Remember when you were a kid and getting new crayons was a big deal? Getting new books holds the same kind of magic for some of us big kids. Every week on Sunday, I post what's new in our box. Hope you'll share what you picked up from the library, store or in the mail, too.
It's been a difficult week.Thank you all for your thoughts and prayers during this sad time for my family. I am glad for the distraction blogging provides so on to the good things that happened. Our book drive went really well. Books continue to come in. I brought home two from the library:
Rattlebone by Maxine Clair.
Review at The HappyNappy Bookseller:
The first short story October Brown is told through the eyes of nine year old Irene Wilson. Irene and classmates are trying to figure out their new teacher Ms. Brown. At home Irene’s parents are fighting and Ms. Brown gets in the middle. With each new story we learn and care more about each character. No one is perfect or evil, they simply are, and Irene is the voice for more then half the stories. In the final story, The Last Day of School, Irene is graduating from High School. Clair’s writing is crisp, clear and beautiful. Read more here.
The Color of Heaven by Kim Dong Hwa
First love is never easy.
Ehwa grows up helping her widowed mother run the local tavern, watching as their customers – both neighbors and strangers – look down on her mother for her single lifestyle. Their social status isolates Ehwa and her mother from the rest of the people in their quiet country village. But as she gets older and sees her mother fall in love again, Ehwa slowly begins to open up to the possibility of love in her life.Love the art and innocence of the protagonist. I'm early into the read. I'm undecided about the target audience. It's a coming-of-age, but I'm not sure a younger audience would appreciate the subtlety and pacing here.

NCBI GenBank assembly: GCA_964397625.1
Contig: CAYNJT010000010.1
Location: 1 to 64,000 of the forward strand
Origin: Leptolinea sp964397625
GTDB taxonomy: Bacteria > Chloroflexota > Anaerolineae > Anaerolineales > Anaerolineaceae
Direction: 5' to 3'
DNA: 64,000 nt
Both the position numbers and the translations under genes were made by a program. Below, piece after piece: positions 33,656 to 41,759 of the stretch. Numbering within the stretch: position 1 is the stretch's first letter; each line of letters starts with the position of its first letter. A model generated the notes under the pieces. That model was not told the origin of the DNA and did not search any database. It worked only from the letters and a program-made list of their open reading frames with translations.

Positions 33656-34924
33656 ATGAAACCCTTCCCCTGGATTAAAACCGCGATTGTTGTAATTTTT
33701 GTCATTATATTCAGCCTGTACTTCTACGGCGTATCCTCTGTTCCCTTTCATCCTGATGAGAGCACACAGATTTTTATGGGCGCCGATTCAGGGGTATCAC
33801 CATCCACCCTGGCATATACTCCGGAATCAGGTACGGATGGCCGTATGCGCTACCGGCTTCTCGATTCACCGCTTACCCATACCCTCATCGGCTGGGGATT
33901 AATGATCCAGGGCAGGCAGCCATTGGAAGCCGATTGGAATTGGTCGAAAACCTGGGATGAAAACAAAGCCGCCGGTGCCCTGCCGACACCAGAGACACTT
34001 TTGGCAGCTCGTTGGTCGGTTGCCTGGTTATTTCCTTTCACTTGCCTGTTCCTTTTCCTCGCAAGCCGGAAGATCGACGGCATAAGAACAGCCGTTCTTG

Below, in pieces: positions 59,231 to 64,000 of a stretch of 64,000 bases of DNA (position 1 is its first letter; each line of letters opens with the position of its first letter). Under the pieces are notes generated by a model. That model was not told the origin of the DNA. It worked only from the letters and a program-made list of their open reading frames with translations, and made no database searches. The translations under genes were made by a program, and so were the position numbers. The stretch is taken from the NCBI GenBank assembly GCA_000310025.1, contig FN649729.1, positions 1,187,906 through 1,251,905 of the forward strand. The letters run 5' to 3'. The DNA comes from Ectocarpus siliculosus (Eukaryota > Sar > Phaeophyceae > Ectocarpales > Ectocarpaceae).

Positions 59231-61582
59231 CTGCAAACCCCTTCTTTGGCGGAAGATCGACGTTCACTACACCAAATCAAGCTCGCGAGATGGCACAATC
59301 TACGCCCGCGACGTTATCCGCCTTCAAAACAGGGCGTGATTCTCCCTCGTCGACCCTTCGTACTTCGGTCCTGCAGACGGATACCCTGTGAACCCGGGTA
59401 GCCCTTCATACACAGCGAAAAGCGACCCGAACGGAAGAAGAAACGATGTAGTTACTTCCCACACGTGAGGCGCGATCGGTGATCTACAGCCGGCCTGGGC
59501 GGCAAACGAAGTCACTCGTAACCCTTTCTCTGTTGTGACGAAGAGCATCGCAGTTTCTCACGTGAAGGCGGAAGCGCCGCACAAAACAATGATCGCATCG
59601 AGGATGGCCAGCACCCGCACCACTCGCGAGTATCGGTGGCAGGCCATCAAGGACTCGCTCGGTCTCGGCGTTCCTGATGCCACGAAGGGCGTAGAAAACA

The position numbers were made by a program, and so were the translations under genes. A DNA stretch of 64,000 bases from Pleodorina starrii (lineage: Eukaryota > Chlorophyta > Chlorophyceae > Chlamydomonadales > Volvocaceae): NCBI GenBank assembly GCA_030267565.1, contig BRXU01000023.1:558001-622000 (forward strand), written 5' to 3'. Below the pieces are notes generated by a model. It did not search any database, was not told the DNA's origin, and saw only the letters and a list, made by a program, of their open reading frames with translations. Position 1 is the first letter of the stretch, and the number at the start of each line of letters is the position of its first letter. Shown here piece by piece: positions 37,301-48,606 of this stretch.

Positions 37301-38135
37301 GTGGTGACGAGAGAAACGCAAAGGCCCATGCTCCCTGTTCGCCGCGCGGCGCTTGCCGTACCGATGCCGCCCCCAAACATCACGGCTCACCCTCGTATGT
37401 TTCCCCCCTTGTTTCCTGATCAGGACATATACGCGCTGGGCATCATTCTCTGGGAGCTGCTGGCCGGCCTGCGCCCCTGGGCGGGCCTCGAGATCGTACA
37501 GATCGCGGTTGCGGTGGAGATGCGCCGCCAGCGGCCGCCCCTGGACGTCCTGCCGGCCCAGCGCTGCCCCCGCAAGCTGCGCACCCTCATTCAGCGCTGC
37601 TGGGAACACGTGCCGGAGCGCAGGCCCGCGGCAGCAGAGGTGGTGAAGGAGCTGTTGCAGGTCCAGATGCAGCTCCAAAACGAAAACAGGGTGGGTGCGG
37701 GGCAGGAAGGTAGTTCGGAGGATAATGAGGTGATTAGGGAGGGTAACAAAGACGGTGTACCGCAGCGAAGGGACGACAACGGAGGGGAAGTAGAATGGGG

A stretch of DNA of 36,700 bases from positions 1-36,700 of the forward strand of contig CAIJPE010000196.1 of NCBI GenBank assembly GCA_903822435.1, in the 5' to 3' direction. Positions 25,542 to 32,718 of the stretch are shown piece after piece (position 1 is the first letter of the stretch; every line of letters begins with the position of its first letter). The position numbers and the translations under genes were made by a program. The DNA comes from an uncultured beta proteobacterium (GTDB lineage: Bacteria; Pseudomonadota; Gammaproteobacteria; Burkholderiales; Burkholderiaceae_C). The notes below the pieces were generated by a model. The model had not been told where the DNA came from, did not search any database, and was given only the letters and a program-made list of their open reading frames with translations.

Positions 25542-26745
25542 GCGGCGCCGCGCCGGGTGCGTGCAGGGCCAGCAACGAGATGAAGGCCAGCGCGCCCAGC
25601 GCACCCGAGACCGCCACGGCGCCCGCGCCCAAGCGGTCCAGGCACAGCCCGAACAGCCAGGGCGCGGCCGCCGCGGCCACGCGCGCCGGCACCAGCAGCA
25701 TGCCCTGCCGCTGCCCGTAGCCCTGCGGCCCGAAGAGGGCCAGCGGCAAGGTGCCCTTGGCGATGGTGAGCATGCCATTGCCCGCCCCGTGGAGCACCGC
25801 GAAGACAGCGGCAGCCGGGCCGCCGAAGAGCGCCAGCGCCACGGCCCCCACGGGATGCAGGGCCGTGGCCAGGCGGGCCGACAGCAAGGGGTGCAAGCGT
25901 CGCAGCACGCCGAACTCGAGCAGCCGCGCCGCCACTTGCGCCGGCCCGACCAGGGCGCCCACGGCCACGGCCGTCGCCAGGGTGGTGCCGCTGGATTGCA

In the Mail:
Apologies to An Apple by Maya Gansen. Maya is young and gifted poet. I featured her poem, "Invitation" for Poetry Friday. Stay tuned for more of her here. Maya Ganesan's poems are vividly done, simple and dramatic. They give a spark of learning from nature. The poems endure with convincing imagination, breathe sights and sounds into everyday life and absorb the beauty with excellent detail.
~ Suma Subramaniam,
Author of Euphoric Natya
Kayla's Chronicles by Sherri Winston. I really wanted to like this book. And I do like the premise: young feminists promoting girl power and sticking up for underdogs. The title is linked to my comments. Find Doret's review here.
Hungry Woman in Paris by Josefina Lopez
A journalist and activist, Canela believes passion is essential to life; but lately passion seems to be in short supply. It has disappeared from her relationship with her fiance, who is more interested in controlling her than encouraging her. It's absent from her work, where censorship and politics keep important stories from being published. And while her family is full of outspoken individuals, the only one Canela can truly call passionate is her cousin and best friend Luna, who just took her own life. Really looking forward to this. When I writing my posts this week I realize I need a good long binge on adult fiction. I just might start with this one.
The Disappearance of Irene Dos Santos by Margaret Mscarehas.
Irene dos Santos disappeared at age 15. Believed to have drowned while on holiday with her best friend, Lily Martinez, her body was never found. Now, years later, she appears ghostlike in Lily's dreams, prompting a quest for the truth behind her disappearance. Mysteriously, Lily, eight-months pregnant with her first child, slips and falls on the same day that the statue of Maria Lionza, Patron Saint of their Venezuelan town, cracks in two. Confined to her bed, Lily is surrounded by her family and closest friends, who agree that a Novena to Maria Lionza will guide the baby's spirit safely into the world. Together, through their nine nights of prayer, each offers a story to entertain Lily and her baby. What emerges is a vivid picture of Venezuela during a time of revolution and uncertainty-and the unraveling of the mystery behind Irene dos Santos.
What did you pick up at the library or the bookstore or get in the mail? Drop us a link with Mr. Linky.